1. You shouldn’t try to be a movie reviewer you obviously don’t have any idea of what is sexy. In addition you obviously did not try to understand the main characters.

    • Tara, I’ve known Nick since the womb and I can assure you the man not only knows sexy, but is intrinsically fused with the idea itself. There are no flavors sexier than vanilla.

      Furthermore, Nick spent months researching the main characters; painstakingly probing their every move and breath to unveil their values and purpose.

      Nick is no movie reviewer, he is a critically acclaimed critic. Do not undermine his scholarship and stature with such belittling titles as “movie reviewer”. The man is a cinematic surgeon, dissecting each film with microscopic detail.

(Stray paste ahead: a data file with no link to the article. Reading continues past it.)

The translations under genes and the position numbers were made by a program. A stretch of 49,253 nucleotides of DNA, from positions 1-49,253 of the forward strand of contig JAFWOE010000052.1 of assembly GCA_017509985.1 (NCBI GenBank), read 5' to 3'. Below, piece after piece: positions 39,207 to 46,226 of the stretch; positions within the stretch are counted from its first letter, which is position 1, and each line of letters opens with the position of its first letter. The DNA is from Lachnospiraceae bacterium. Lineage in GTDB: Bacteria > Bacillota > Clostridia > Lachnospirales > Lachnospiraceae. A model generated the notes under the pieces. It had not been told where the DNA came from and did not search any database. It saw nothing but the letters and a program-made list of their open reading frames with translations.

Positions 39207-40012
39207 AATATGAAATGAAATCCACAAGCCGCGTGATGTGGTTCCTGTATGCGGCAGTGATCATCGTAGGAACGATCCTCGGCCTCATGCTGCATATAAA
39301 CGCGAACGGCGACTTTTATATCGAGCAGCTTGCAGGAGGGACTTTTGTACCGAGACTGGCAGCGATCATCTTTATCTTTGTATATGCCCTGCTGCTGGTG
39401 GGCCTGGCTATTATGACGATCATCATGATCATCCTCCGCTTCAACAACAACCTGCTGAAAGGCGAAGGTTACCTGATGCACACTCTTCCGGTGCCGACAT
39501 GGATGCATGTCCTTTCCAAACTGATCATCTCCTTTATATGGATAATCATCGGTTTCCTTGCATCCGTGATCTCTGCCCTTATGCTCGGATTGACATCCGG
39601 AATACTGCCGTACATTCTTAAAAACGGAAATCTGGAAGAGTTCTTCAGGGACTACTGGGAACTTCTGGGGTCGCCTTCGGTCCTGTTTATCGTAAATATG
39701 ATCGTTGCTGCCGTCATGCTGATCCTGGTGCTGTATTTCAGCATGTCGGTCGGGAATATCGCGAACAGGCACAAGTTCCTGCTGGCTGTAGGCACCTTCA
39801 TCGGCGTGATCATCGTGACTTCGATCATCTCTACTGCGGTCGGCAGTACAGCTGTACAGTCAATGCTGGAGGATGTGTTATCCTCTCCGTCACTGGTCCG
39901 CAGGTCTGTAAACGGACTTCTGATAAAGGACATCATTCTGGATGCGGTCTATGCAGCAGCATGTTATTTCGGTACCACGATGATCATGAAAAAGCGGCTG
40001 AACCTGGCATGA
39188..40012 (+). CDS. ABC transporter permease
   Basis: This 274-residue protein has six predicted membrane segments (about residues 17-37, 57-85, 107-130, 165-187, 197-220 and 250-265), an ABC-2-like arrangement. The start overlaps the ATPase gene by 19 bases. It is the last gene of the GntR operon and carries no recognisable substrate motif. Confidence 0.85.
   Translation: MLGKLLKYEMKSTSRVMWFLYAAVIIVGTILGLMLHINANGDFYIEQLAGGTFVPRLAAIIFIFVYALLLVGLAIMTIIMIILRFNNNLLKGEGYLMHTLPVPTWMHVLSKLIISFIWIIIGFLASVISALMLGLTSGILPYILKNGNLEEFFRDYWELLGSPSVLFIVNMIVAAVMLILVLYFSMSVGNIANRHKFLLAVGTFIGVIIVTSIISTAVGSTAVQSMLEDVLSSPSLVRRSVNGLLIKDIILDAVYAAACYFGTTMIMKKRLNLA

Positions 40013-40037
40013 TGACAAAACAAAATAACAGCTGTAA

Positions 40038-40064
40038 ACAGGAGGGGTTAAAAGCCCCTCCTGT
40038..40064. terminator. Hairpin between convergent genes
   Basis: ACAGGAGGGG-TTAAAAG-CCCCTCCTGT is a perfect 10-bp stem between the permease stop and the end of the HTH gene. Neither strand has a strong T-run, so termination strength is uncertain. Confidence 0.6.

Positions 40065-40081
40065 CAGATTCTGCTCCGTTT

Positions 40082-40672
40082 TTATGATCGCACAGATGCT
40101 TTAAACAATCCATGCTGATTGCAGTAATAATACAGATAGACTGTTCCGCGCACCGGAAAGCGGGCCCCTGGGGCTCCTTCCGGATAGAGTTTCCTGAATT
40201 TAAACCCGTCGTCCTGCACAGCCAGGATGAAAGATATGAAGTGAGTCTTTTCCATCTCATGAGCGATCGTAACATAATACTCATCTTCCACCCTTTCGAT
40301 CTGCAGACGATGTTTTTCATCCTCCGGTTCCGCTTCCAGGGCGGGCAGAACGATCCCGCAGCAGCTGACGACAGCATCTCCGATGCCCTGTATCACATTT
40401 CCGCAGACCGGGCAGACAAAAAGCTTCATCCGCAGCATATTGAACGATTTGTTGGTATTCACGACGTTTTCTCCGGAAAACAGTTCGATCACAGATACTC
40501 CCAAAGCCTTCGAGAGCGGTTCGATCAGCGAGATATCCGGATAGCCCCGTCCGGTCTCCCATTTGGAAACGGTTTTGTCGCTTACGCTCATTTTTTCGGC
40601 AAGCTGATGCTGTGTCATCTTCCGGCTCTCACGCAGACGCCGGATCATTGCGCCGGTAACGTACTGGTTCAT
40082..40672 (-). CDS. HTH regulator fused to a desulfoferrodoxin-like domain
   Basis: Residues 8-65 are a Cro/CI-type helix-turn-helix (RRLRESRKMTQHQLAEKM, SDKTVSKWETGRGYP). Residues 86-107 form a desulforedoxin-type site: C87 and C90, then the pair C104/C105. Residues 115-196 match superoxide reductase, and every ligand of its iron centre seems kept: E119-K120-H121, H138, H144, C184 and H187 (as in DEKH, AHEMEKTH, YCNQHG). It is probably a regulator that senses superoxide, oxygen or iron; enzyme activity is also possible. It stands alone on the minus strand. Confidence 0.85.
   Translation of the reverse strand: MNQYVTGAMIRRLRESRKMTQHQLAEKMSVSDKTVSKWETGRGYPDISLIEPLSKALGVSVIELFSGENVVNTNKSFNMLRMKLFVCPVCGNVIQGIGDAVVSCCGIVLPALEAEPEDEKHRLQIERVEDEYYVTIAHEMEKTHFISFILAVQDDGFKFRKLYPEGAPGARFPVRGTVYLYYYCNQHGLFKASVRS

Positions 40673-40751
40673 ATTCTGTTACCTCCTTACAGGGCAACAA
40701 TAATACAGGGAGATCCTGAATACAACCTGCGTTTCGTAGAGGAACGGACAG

• What is sexy but a sequence of stale letters compressing a fleeting, fluttering, fanciful feeling into a set of alphanumeric symbols? I find it absolutely abhorrent, and quite frankly disgusting, that you would ever even try to attempt to claim your definition of sexy is above that of others. Who are you to tell Nick that he does not have any idea of what sexy is? Were you the one one that brought sexy back? I don’t think so less sexy tara, I do not think so. To do so is worse than carefully calculating and defining the word beautiful, or perhaps the word Mamihlapinatapai. To you a soft smile, to me a nipple clamp and a finger in my butt. To both a mirage. Yet, here you stand, claiming that you, the less sexy tara, are the judge and jury in defining the mysteries of our universe. HOW DARE YOU. I hope that one day you understand the error in your ways, that one day all of your so called “absolute truths” have been challenged, and that one day you step on a lego so big you wake up crying I KNOW NOT WHAT SEXY IS. I KNOW NOT!